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Reluctant Murray pays $141,666 UTOPIA tab, but is hardly sold

First Published Aug 06 2014 11:49AM      Last Updated Aug 06 2014 10:30 pm

(Steve Griffin | The Salt Lake Tribune) A work crew for Utopia, works near 2000 north Main Street in Centerville, Utah Monday, August 22, 2011 as they prepare to lay conduit under the road. The conduit will house fiber optic cables.

Murray • Mayor Ted Eyre has persuaded the City Council to buy him more time and bolster his credibility with a $141,666 payment to UTOPIA, the troubled high-speed Internet consortium that Murray backs along with 10 other Wasatch Front cities.

Unlike other cities, Murray refused for two years to chip in on UTOPIA’s day-to-day operating expenses. The city has kept up with its $1.65 million yearly share of bond debt for the public fiber-optic grid, but its leaders make no secret of their dissatisfaction with high-paid UTOPIA managers’ handling of the network.

"Continuing to pay them is like supplying drugs to an addict," Murray City Councilwoman Diane Turner said. "It is totally irresponsible."



Murray was also among five Utah cities to reject a proposal from Australian investment group Macquarie Capital to secure financing for UTOPIA, finish building the network and then run it for the cities for 30 years, while charging households a utility fee of up to $20 per month. The midvalley community has even talked informally about taking over aspects of its part of the UTOPIA network, including about 2,000 business and residential customers who live within Murray’s boundaries.

But city leaders voted 3-2 late Tuesday to pay into UTOPIA’s ongoing expenses through Dec. 31, largely on the newly elected mayor’s insistence that the next few months will be key to finding a long-term solution to UTOPIA’s problems.

Acknowledging it as a frustrating and emotional issue for elected officials, city staff and the public, Eyre said UTOPIA had become more transparent since January. He praised the council’s June vote against participating in Macquarie’s plan, saying it had saved Murray residents "millions of dollars" by sparing them from the prospect of paying its controversial monthly charge.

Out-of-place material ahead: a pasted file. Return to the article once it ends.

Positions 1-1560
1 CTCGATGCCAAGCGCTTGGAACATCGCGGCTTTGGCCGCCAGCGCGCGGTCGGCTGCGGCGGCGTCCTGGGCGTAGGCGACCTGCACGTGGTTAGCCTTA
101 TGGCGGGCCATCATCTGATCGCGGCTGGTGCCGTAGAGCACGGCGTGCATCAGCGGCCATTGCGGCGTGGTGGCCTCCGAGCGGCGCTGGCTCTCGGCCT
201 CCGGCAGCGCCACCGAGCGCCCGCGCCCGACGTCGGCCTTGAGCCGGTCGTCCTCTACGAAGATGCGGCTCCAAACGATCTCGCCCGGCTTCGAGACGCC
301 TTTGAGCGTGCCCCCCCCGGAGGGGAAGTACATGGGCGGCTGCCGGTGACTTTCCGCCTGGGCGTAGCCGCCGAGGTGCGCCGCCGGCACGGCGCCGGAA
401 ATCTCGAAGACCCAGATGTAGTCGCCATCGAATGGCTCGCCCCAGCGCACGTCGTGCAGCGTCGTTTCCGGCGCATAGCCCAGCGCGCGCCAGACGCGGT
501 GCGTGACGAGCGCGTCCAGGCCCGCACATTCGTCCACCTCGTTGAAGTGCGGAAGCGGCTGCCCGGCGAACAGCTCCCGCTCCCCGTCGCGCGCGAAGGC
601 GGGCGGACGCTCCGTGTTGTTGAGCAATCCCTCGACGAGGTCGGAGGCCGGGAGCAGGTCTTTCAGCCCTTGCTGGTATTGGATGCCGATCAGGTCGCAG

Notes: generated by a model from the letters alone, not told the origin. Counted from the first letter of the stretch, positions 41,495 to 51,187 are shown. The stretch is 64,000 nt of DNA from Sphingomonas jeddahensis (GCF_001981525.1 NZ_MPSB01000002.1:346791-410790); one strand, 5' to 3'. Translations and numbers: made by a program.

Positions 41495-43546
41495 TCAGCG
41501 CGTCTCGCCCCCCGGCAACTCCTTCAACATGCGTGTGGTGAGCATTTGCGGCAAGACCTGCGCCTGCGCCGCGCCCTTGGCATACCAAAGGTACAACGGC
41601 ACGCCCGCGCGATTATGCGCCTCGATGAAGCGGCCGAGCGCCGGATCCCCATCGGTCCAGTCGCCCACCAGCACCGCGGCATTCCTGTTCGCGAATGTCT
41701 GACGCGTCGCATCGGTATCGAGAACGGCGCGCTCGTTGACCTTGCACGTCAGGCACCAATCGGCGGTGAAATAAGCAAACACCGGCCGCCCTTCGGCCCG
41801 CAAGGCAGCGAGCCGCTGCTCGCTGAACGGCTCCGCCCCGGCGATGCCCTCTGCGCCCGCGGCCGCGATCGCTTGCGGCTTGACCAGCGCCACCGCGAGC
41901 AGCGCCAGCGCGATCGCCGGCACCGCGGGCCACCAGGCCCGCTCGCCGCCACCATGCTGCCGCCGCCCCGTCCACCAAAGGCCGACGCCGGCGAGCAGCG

But new information on UTOPIA and a recent debate over Macquarie’s plan, he said, had convinced him that "we’ve now arrived at a critical point in our decision making.’’

"I feel very determined that the right answer is just around the corner," Eyre told the council. "I have faith that we can come up with the best option, but we need time.’’

The chairman of UTOPIA’s governing board, meanwhile, said Wednesday he appreciated the payment.

"We, as the member cities, see their action as positive in bringing the board together toward making UTOPIA work, whatever the solution is," said Wayne Pyle, who is also city manager in West Valley City.

As Murray’s representative on UTOPIA’s board, Eyre said he would devote as much time as possible to the issue through December, while trusting department heads to oversee city operations in the short term.

The retired commercial airline pilot said Murray needed "to be deeply involved" in the ongoing debate, including the possibility of joining forces with other UTOPIA cities that opposed the Macquarie deal: Centerville, Lindon, Orem and Payson.

"No one wants to use public funds to reward poor management, failed marketing or a flawed business plan," Eyre said. But paying $141,666 toward UTOPIA’s day-to-day budget until the end of 2014, he said, "will help to give me the credibility I need in a good-faith offering and a cooperative effort toward these cities."

With great reluctance, council members Dave Nicponski, D. Blair Camp and Jim Brass backed the mayor’s request. "I don’t support UTOPIA," Nicponski said, "but I do support our mayor." Even Turner and fellow council member Brett Hales, in voting against it, said they backed the mayor’s efforts.

"He’s phenomenal," Hales said. "But it would be wrong for me to vote for this if everything is telling me not to."

The mayor warned of "serious consequences if we don’t do this and the [UTOPIA] system goes dark."

 

 

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